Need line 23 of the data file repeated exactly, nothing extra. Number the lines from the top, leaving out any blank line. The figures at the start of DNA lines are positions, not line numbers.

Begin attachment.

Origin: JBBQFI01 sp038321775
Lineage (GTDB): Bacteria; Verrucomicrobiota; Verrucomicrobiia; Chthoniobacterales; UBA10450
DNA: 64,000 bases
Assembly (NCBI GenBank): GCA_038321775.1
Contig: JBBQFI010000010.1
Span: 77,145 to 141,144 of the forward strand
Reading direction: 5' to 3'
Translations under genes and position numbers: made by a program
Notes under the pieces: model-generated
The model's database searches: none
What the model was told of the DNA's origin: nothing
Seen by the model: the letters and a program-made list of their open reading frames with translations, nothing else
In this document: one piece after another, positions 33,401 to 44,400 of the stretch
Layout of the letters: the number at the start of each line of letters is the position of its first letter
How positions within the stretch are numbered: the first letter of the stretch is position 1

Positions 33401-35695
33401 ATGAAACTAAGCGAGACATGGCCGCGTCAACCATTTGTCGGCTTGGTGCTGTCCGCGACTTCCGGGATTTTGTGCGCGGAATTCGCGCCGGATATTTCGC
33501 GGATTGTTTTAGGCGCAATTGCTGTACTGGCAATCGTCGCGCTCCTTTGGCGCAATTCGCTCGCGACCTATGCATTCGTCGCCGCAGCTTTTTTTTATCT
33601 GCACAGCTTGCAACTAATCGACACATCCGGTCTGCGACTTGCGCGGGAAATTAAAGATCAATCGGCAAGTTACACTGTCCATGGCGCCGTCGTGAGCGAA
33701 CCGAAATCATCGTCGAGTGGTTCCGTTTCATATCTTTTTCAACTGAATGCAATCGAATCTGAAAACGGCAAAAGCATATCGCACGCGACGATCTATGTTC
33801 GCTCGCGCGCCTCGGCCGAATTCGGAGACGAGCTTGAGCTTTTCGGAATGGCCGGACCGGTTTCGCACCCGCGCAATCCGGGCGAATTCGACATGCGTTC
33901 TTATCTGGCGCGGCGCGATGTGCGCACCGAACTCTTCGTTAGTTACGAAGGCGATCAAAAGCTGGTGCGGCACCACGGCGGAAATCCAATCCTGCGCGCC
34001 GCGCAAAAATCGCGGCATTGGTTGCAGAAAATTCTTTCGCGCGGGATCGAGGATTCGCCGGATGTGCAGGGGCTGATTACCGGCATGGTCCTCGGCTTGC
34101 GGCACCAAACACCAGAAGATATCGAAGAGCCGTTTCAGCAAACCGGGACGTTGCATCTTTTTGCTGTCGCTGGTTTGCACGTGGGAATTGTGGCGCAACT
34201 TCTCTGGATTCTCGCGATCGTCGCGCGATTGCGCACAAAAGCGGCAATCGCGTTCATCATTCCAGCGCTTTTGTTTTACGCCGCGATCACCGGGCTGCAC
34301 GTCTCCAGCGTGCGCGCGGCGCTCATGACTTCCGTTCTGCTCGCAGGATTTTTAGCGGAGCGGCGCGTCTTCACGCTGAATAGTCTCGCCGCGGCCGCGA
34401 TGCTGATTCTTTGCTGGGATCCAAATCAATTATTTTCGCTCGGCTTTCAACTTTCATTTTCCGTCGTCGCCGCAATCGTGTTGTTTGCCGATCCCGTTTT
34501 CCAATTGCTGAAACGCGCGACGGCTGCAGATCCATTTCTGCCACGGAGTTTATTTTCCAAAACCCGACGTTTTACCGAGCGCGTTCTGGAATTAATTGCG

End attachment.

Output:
34001 GCGCAAAAATCGCGGCATTGGTTGCAGAAAATTCTTTCGCGCGGGATCGAGGATTCGCCGGATGTGCAGGGGCTGATTACCGGCATGGTCCTCGGCTTGC